Whether you prefer a wood-fired oven, grill, or smoker, efficiency should be the key consideration. Higher quality materials, insulation, heat retention, and radiant heat, result in more efficient function of the appliance. Likely the most important consideration though, is the type of fuel you plan to use in the appliance. That is where efficiency takes on a whole new meaning.
So why do we call our product Charwood? In short, because our product is not standard charcoal. Our method of production is based on the Japanese direct method which removes pyroligneous acid during the charcoal making process. The difference is, when burning, there are almost no stimulating smells or smoke. We produce our Charwood in small batches, carbonizing at temperatures between 400 and 700 degrees Celsius. The Charwood is then smothered using a non-chemical procedure to cool it down. Plus, we produce a wood specific charwood for those that understand that every component used in wood-fired grilling, smoking, and cooking affects the outcome of overall taste in the food. As with ALL our products, we manufacture our Charwood with premium, heartwood that is 100% bark-free, not from recycled or waste wood by-products.
Happy Holidays from all of us at SmokinLicious®!!
Dr Smoke- “You better watch out, you better not cry, you better not pout, if Santa puts charwood in your stocking.”
Not all wood supplier is like Smokinlicious®, cutting their product from forest grown fresh harvest. Rather they use recycled material.
WOOD SUPPLIER- ARE YOU GETTING WHAT YOU PAID FOR?
One of the things we do at SmokinLicious® for commercial-grade customers is take in a sample of their current smoking wood and analyze it. When you’re a Company producing a food product, you need consistency of the final product. When it comes to smoked foods, this can be a challenge as wood is a plant material that can be highly variable when put through the stages of combustion. If a mixture of woods is used in the process, combustion rate, biochar production, volatile burn off, and other parameters of the wood can be affected in a negative way.
Like a Game of Roulette
If a price is the only factor guiding your decision on a wood supplier, then you are playing a game of roulette. Just like any other business transaction, you should be looking for authenticity of the wood. Let me give you an example:
Germany is the only country currently taking direct steps to protect woods on the endangered species list. Yes, there is such a list of 183 countries participating in some level of enforcement. The direct goal of The Convention on International Trade in Endangered Species (CITES) is to prevent deforestation but the challenge, as with most lofty goals, is personnel to enforce the regulation. Germany is uncovering case after case of fraudulent wood sales and finding that less expensive woods in the manufacture while invoices reflect another more expensive wood.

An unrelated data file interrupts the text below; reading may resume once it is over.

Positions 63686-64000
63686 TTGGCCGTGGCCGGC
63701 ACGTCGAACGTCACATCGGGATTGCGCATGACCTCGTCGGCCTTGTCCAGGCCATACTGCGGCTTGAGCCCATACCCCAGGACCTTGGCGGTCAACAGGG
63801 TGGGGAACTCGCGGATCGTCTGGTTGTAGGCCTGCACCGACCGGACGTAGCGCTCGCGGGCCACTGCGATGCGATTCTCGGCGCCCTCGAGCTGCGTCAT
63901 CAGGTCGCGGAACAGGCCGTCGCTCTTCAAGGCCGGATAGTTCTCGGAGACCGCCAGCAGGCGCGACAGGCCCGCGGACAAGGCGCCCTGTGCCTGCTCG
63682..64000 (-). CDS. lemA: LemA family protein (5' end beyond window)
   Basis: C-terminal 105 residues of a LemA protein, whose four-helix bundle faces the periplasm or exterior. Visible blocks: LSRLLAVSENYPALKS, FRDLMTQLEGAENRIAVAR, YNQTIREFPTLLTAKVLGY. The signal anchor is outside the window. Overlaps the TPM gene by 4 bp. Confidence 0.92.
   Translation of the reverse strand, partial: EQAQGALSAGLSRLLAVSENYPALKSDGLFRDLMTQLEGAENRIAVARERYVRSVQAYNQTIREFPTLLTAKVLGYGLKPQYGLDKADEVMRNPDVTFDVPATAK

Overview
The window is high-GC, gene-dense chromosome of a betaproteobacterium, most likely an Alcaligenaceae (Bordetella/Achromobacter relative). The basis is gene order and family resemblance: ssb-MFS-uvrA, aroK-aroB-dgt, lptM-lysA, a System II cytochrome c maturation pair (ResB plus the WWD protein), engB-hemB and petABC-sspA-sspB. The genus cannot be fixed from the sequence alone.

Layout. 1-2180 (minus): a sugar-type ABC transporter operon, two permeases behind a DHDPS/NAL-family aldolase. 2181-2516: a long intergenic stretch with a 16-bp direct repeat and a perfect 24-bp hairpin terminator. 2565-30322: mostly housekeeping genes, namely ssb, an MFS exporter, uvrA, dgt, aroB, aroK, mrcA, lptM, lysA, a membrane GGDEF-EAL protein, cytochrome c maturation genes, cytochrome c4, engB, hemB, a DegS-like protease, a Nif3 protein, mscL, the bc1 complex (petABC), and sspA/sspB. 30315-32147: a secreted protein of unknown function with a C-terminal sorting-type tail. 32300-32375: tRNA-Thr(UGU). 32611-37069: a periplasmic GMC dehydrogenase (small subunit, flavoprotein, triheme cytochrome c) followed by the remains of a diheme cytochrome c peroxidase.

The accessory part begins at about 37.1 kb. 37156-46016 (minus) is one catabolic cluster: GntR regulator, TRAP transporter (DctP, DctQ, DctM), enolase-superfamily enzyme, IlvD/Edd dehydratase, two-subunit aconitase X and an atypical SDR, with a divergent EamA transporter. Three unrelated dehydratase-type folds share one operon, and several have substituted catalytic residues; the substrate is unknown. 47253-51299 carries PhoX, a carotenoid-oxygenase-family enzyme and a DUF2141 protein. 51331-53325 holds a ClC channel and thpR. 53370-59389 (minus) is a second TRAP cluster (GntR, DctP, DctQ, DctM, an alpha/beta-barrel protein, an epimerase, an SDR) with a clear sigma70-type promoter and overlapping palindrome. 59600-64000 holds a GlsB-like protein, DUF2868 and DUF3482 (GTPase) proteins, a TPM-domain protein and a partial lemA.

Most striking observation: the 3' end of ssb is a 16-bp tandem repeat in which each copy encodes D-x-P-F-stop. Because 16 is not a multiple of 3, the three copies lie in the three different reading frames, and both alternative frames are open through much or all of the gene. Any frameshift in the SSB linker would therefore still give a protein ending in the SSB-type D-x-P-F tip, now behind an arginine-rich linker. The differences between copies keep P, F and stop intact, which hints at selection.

Now, look at smoking wood products. There are no regulations. A company can package wood product of pretty much any condition, label it as a specific species, and put it into the marketplace. There is no accounting for:
▪ how the wood was collected
▪ what the wood pieces are made from
▪ treatments conducted on the wood
▪ if the wood is 100% of a specific species
▪ the origination of the wood
▪ the age of the wood
Mixed Product Dominates
I can’t even count how many times we’ve visited a Company’s location to view their wood supply and find that what they thought they were purchasing is not what’s present. Some suppliers have gone so far as to including softwoods in the product labeled as hardwood! This doesn’t happen with just the larger pieces of wood either. Microchips commonly used in industrial smokehouses rarely contain 100% of a said wood. Perhaps this is the reason why packaging regulations for a smokehouse bacon or ham can state it is Applewood smoked when Applewood may have only made up 10% of the wood used in the smoking process!
Ask and Demand
The budget for wood can be substantial for companies and restaurants. You have every right to demand a product’s accountability. Ask questions!
What is the origin of the wood? Remember, many smoking wood suppliers are not involved in the manufacturing process. They are the seller, not the manufacturer meaning they likely have little or no knowledge of the history of the wood.
Has the wood undergone any processes? Kiln dried? Preservation chemical added? If the wood didn’t start out for cooking, it is likely that processes used to stabilize the wood for its main purpose, say flooring, were applied. That won’t make it the best choice for a cooking method or even a safe choice.